Mr. December: Duncan Patrick, CEO Scrooge
His Objective: Lose the "bah humbug" attitude
His Plan: Find the right (temporary) mistress
A powerful businessman, Duncan didn't like ultimatums, unless he was making them. But the board demanded his public image change. When he encountered sweet kindergarten teacher Annie McCoy, he knew she'd make him look like a perfect angel, though it would take some devilish manipulation.
Once he had Annie playing his pretend mistress, Duncan needed to make her his real-life lover. Could a grouchy CEO cultivate the charm necessary to win the woman he'd almost destroyed?
About the Author
Read an Excerpt
Annie McCoy could accept the flat tire. The car was old and the tires should have been replaced last spring. She could also understand that little Cody had eaten dirt on the playground, then thrown up on her favorite skirt. She wouldn't complain about the notice she'd gotten from the electric company pointing out, ever so politely, that she was overdue—again—and that they would be raising her rates. It was that all of it had happened on the same day. Couldn't the universe give her a sixteenth of a break?
She stood in front of her sagging front porch and flipped through the rest of the mail. No other bills, unless that official-looking letter from UCLA was actually a tuition bill. The good news was that her cousin Julie was in her first year at the prestigious college. The bad news was paying for it. Even living at home, the costs were enormous and Annie was doing her best to help.
"A problem for another time," she told herself as she walked to the front door and opened it.
Once inside, she put her purse on the small table by the door and dropped the mail into the macaroni-and-gold-spray-paint-covered in-box her kindergarten class had made for her last year. Then she went into the kitchen to check out the dry-erase bulletin board hanging from the wall.
It was Wednesday. Julie had a night class. Jenny, Julie's twin, was working her usual evening job at a restaurant in Westwood. Kami, the exchange student from Guam, had gone to the mall with friends. Annie had the house to herself… at least for the next couple of hours. Talk about heaven.
She walked to the refrigerator and got out the box of white wine. After pouring a glass, she kicked off her shoes and walked barefoot to the backyard.
The grass was cool under her feet. All around the fence, lush plants grew and flowered. It was L.A. Growing anything was pretty easy, as long as you didn't mind paying the water bill. Annie did mind, but she loved the plants more. They reminded her of her mom, who had always been an avid gardener.
She'd barely settled on the old, creaky wooden swing by the bougainvillea when she heard the doorbell ring. She thought about ignoring whoever was there, but couldn't bring herself to do it. She went back inside, opened the door and stared at the man standing on her porch.
He was tall and powerfully built. The well-tailored suit didn't disguise the muscles in his arms and chest. He looked like he could have picked up money on the side working as a bouncer. He had dark hair and the coldest gray eyes she'd ever seen. And he looked seriously annoyed.
"Who are you?" he demanded by way of greeting. "The girlfriend? Is Tim here?"
Annie started to hold up her hands in a shape of a T. Talk about needing a time-out. Fortunately she remembered she was holding a wineglass and managed to keep from spilling.
"Hi," she said, wishing she'd thought to actually take a sip before answering the door. "I'm sure that's how you meant to start."
"By saying 'hello.'"
The man's expression darkened. "I don't have time for small talk. Is Tim McCoy here?"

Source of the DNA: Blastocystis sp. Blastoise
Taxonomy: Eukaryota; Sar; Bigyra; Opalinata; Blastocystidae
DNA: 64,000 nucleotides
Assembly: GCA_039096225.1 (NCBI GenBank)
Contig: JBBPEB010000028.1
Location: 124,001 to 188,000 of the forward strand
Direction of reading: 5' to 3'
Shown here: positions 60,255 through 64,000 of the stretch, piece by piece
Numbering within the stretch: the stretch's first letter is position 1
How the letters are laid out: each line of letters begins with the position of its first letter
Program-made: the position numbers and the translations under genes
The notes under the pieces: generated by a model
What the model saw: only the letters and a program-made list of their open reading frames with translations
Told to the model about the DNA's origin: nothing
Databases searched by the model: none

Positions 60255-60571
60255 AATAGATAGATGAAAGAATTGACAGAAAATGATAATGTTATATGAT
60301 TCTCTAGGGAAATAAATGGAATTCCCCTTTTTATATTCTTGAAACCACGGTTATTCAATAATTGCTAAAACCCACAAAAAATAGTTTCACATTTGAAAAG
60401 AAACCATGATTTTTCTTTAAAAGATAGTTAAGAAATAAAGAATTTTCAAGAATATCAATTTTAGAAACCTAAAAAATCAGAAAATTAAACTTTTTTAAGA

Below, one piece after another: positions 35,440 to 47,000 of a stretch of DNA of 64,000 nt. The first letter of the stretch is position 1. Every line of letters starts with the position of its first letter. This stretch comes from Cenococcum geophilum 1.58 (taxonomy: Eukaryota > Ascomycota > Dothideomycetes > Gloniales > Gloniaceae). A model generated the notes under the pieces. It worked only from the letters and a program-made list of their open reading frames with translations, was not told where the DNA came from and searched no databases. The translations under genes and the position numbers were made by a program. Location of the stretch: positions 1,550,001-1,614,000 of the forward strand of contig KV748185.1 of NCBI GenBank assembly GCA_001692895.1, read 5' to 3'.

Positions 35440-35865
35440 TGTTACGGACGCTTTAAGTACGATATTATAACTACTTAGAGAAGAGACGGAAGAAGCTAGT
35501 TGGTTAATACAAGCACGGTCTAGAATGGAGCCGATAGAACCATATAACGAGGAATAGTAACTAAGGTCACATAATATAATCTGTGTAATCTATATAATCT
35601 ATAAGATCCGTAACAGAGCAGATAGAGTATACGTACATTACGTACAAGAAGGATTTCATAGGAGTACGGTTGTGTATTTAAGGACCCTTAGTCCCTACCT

The tone wasn't friendly and the words didn't make her feel any better. She set her glass on the tiny table by the door and braced herself for the worst.
"Tim is my brother. Who are you?"
That couldn't be good, she thought, stepping back to invite the man in. Tim hadn't said much about his relatively new job and Annie had been afraid to ask.
Tim was…flaky. No, that wasn't right. He could be really sweet and caring but he had a streak of the devil in him.
The man entered and looked around the living room. It was small and a little shabby, but homey, she thought. At least that's what she told herself. There were a few paper turkeys on the wall, and a pair of pilgrim candlesticks on the coffee table. They would come down this weekend when she got serious about her Christmas decorating.
"I'm Annie McCoy," she said, holding out her hand. "Tim's sister."
They shook hands. Annie tried not to wince as his large fingers engulfed hers. Fortunately the man didn't squeeze. From the looks of things, he could have crushed her bones to dust.
"Or ground them for bread," she murmured.
"Oh, sorry. Nothing. Fairy-tale flashback. The witch in Hansel and Gretel. Doesn't she want to grind their bones to make her bread? No, that's the giants. I can't remember. Now I'll have to look that up."
Duncan frowned at her and stepped back.
She couldn't help chuckling. "Don't worry. It's not contagious. I think weird things from time to time. You won't catch it by being in the room." She stopped babbling and cleared her throat. "As to my brother, he doesn't live here."
Duncan frowned. "But this is his house."
Was it just her or was Duncan not the brightest bulb? "He doesn't live here," she repeated, speaking more slowly. Maybe it was all the muscles. Too much blood in the biceps and not enough in the brain.
"I got that, Ms. McCoy. Does he own the house? He told me he did."
Annie didn't like the sound of that. She crossed to the club chair by the door and grabbed hold of the back. "No. This is my house." She felt more than a little panicked and slightly sick to her stomach. "Why are you asking?"
"Do you know where your brother is?"
"Not at the moment."
This was bad, she thought frantically. She could tell it was really bad. Duncan Patrick didn't look like the kind of man who dropped by on a whim. Which meant Tim had done something especially stupid this time.
"Just tell me," she said quickly. "What did he do?"
"He embezzled from my company."
The room tilted slightly. Annie's stomach lurched and she wondered if she was going to join little Cody in throwing up on her skirt.
Tim had stolen from his employer. She wanted to ask how that was possible, but she already knew the answer. Tim had a problem. He loved to gamble. Loved it way too much. Living only a five-hour drive from Las Vegas made the problem even more complicated.